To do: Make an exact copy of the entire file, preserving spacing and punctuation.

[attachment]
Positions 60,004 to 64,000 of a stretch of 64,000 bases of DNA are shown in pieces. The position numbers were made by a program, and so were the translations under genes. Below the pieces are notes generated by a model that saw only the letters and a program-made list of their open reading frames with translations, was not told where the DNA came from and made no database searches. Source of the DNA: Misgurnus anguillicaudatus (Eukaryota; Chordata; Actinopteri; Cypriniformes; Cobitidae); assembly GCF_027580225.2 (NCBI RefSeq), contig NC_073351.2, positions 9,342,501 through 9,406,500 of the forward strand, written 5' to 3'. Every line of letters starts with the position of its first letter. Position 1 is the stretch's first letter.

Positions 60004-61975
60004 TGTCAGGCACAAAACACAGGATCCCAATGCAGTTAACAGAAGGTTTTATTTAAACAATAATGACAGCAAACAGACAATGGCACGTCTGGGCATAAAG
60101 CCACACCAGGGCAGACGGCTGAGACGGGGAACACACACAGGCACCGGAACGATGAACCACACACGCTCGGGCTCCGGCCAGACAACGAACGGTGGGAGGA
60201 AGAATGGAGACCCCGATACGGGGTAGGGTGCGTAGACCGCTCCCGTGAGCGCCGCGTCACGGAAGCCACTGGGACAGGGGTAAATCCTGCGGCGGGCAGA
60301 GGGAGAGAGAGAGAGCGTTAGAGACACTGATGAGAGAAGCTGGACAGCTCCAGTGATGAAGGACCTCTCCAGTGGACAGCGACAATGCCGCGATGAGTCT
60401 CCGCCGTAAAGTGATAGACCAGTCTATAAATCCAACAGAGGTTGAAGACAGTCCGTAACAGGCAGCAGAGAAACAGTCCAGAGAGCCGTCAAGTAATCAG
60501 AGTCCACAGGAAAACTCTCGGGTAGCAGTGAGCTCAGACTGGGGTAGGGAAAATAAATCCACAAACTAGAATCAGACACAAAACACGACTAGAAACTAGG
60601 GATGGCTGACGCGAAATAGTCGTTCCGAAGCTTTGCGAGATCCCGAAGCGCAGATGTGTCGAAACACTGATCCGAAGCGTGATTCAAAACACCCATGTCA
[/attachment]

Positions 60,004 to 64,000 of a stretch of 64,000 bases of DNA are shown in pieces. The position numbers were made by a program, and so were the translations under genes. Below the pieces are notes generated by a model that saw only the letters and a program-made list of their open reading frames with translations, was not told where the DNA came from and made no database searches. Source of the DNA: Misgurnus anguillicaudatus (Eukaryota; Chordata; Actinopteri; Cypriniformes; Cobitidae); assembly GCF_027580225.2 (NCBI RefSeq), contig NC_073351.2, positions 9,342,501 through 9,406,500 of the forward strand, written 5' to 3'. Every line of letters starts with the position of its first letter. Position 1 is the stretch's first letter.

Positions 60004-61975
60004 TGTCAGGCACAAAACACAGGATCCCAATGCAGTTAACAGAAGGTTTTATTTAAACAATAATGACAGCAAACAGACAATGGCACGTCTGGGCATAAAG
60101 CCACACCAGGGCAGACGGCTGAGACGGGGAACACACACAGGCACCGGAACGATGAACCACACACGCTCGGGCTCCGGCCAGACAACGAACGGTGGGAGGA
60201 AGAATGGAGACCCCGATACGGGGTAGGGTGCGTAGACCGCTCCCGTGAGCGCCGCGTCACGGAAGCCACTGGGACAGGGGTAAATCCTGCGGCGGGCAGA
60301 GGGAGAGAGAGAGAGCGTTAGAGACACTGATGAGAGAAGCTGGACAGCTCCAGTGATGAAGGACCTCTCCAGTGGACAGCGACAATGCCGCGATGAGTCT
60401 CCGCCGTAAAGTGATAGACCAGTCTATAAATCCAACAGAGGTTGAAGACAGTCCGTAACAGGCAGCAGAGAAACAGTCCAGAGAGCCGTCAAGTAATCAG
60501 AGTCCACAGGAAAACTCTCGGGTAGCAGTGAGCTCAGACTGGGGTAGGGAAAATAAATCCACAAACTAGAATCAGACACAAAACACGACTAGAAACTAGG
60601 GATGGCTGACGCGAAATAGTCGTTCCGAAGCTTTGCGAGATCCCGAAGCGCAGATGTGTCGAAACACTGATCCGAAGCGTGATTCAAAACACCCATGTCA